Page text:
Budapest synagogue community boots ex-leader over government post


(JTA) — A longtime former leader of Hungarian Jewry was ousted as president of a small Jewish community in Budapest following his nomination as a government consultant on Jewish matters.

Nine of the 10 members of the board of the Jewish community of the Dohany Synagogue voted last week in favor of ejecting Gusztav Zoltai, the synagogue’s ex-president and former director of the Mazsihisz Federation of Jewish Communities in Hungary. The 10th member abstained.

Zoltai, who resigned as Mazsihisz director earlier this year after decades on the job, stunned many Hungarian Jews last week by accepting the offer to work as senior consultant for Janos Lazar, a minister who runs the office of Prime Minister Viktor Orban. The center-right head of state has come under intense criticism from Mazsihisz and other Jewish groups over Holocaust commemoration issues.

“I read the news with dismay and disbelief,” Mazsihisz President Andras Heisler told in an interview, adding the nomination “ruined the record of a life’s work” for Zoltai.

Rabbi Zoltan Radnoti, who works for Mazsihisz, told JTA, “This outrageous move has cost Mr. Zoltai any shred of respect he used to have within the Jewish community.”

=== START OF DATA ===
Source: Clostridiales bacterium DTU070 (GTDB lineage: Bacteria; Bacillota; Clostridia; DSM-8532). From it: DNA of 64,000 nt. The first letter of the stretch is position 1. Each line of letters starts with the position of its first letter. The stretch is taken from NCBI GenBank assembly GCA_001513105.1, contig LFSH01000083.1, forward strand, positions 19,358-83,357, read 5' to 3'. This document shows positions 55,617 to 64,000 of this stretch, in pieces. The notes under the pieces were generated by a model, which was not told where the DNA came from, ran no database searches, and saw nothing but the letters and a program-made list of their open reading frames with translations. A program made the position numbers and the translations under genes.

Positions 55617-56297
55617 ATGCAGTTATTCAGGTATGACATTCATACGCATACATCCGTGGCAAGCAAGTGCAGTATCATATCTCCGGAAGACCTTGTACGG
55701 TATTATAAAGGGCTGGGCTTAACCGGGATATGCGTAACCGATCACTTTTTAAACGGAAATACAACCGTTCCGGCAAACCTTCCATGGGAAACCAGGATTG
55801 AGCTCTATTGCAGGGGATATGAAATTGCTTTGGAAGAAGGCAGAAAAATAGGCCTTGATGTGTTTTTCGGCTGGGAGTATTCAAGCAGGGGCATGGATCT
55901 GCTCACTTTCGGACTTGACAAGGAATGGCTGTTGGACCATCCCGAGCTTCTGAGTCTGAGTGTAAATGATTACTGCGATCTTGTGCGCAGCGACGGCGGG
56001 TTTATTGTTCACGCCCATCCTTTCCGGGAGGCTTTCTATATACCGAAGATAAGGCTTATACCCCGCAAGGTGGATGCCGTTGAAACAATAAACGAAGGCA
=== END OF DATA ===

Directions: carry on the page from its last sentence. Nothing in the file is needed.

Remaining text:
Reached by JTA, Zoltai declined to comment. But in an interview that published on Friday, he was quoted as acknowledging that some regard his nomination as a betrayal.

“I’m not a traitor,” Zoltai said. “Those who think I am working against Hungarian Jewry are crazy, these are insane thoughts.”

He also said that in the months following his resignation, “No one called on my experience for help” in talks with the government. Upon receiving Lazar’s offer, “I immediately said yes because I wanted to help the Jewish community,” Zoltai said.

Relations between Mazsihisz and the Orban government soured this year over the government’s erection of a controversial monument in Budapest for victims of Nazi occupation.

Mazsihisz, which complained that the monument served to whitewash the Hungarian state’s Holocaust-era complicity, pulled out of talks on the issue with the government over its refusal to consider an alternative.

Last week, the government and Mazsihisz had their first roundtable meeting since the falling-out, with Zoltai sitting squarely between government officials and Jewish community representatives.

Zoltai reportedly resigned as Mazsihisz director in April in protest of the government’s actions, though many believed he was pushed out by the reform-oriented Heisler over financial irregularities.

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